Perspective Cards — A Thinking Tool For Creatives
When I have a problem or don’t understand something, I often pick someone’s brain. I’m notorious for my mysterious phone calls in the middle of the night asking, “What would YOU do in this situation?” I’m less interested in the answer. More curious about their rationalizations: What do they notice? What do they care about? How do they see the world?
As a designer, this is extremely valuable to me. It helps shift my thinking, especially when approaching the asymptotic limit of my understanding. Sometimes you learn more from the people that you disagree with.
Frames of References
Over the years, I have catalogued these points of views as frames of references. If I have an analytical friend, I ask myself, “Well what would Joe do in this situation?”. It helps unlock a whole set of possibilities and uncover new ideas. It’s also fun to imagine how other great minds in the world would approach your problem. What would Jean-Paul Sartre, Elon Musk, and Oprah think?
In other words, what is the existential, strategic, or optimistic perspective on “x”?
Introducing Perspective Cards
Elushika and I decided to prototype a card game to help facilitate this type of thinking. We often consult each others’ perspectives when working on projects. We thought it could be useful in the creative process, especially in the following instances:
- Creative Block: Similar to writers block, you’ve run out of ideas
- Group Think Mentality: Everyone is drinking the kool aid and nobody is questioning anything
- Pointless Meetings: Nobody knows what to talk about or the conversation has completely derailed
How to play
The concept is simple. There are some common archetypes that represent different perspectives, such as the Optimists (Oprah), Pessimists (Tina Fey), Scientists (Sherlock Holmes), Therapists (Freud), etc. The back of the card features someone who was an influential or successful figure in their industry. Most of them are famous but there’s also a short bio to give you context. At the top of the card is their unique point of view.
1. Use as Thinking Prompts
These cards can be used in different game modes. Solo or group. The quick-play version would be to draw a card and use them as thinking prompts:
“What would so and so think of this?”
“What technique or strategy have they successfully used?”
You can also use them in a group to facilitate conversation. You could decide, “For the next 10 minutes, let’s think about this from “X” perspective”. This can help bring the conversation back to one topic. It can also ensure that varied opinions are being expressed in meetings. If you have a room full of engineers, perhaps draw more from the Therapists pile or Artists pile. It might even foster empathy within teams. Imagine if a pessimist drew the Oprah card and had to act like her in the next 10 minutes.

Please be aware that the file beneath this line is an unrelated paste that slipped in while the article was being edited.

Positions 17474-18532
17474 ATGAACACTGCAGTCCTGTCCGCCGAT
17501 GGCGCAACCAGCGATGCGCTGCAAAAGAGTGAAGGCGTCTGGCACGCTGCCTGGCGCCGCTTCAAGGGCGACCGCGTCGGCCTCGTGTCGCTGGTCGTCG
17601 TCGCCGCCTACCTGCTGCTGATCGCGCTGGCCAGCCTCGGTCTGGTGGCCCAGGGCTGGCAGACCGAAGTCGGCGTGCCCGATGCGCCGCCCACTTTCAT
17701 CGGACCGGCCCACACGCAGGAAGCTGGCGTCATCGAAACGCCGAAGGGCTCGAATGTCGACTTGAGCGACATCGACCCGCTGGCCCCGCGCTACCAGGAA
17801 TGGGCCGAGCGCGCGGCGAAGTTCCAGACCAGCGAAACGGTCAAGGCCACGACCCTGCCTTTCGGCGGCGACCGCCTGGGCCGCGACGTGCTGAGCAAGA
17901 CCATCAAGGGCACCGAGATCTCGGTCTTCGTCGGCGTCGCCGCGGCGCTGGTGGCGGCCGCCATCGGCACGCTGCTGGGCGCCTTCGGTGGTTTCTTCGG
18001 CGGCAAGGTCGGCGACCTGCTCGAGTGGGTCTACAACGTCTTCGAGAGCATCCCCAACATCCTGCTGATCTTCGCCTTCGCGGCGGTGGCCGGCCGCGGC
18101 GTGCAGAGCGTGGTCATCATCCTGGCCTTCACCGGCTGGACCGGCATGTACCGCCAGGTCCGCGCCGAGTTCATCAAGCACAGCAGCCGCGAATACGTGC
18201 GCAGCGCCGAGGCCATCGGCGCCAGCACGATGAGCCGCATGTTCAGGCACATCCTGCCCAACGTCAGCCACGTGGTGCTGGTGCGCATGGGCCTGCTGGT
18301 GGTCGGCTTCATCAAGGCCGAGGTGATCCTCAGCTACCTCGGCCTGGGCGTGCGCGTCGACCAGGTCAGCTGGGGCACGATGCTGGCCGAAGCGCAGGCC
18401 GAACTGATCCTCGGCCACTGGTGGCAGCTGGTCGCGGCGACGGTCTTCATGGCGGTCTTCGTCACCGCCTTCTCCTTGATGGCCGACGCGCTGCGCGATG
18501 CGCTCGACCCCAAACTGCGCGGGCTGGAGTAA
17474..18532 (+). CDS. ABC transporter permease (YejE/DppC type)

2. Identify your blind spots
This could be used as a diagnostic tool. Perhaps you’re a creative thinker but don’t often think about logistics. In that case, you would only draw from the Strategists pile. This can reveal to you which perspectives you rarely think from and expand your mind.
3. Use this for feedback
Elushika and I discussed in detail how this would be perfect for feedback sessions. Nobody likes getting critiqued but it’s necessary so you know what to improve. So what if you only critiqued someone’s work from a Kanye West perspective rather than your own? This can help focus the discussion on feedback rather than tip-toeing around your words. You aren’t speaking for yourself, you’re just echoing what Kanye would say.
4. Party mode
You could even use this as a card game at a party or for improv. Kids and adults could play this. Maybe we make a sets of character cards from Harry Potter or Game of Thrones. The possibilities are really endless!
What Would _______ Do?
During testing, I was so surprised at how well the Kim Kardashian card worked in terms of spurring creativity. It forced people to ask questions like: What would fans think? How do we get this viral on social media? I think what made it effective is that the demographic of people we were testing with weren’t necessarily Kim Kardashian fans, but it helped them unlock some new neural pathways for thinking.
It’s time to see things differently
Our perceptions are so limited. This is why we decided to launch this idea into a Kickstarter campaign. We want to empower designers, creators, and makers to try this type of thinking in their process and also foster better collaboration in their teams. It is valid to ask: What would Kanye do?
If you believe in this idea I hope you consider making a pledge. We’d like to develop this prototype into a real deck of cards. But more importantly, we’d love some feedback on how we can make this game work better for you. Reach out on Twitter: @ruthtupe @elushika or Email: firstname.lastname@example.org or email@example.com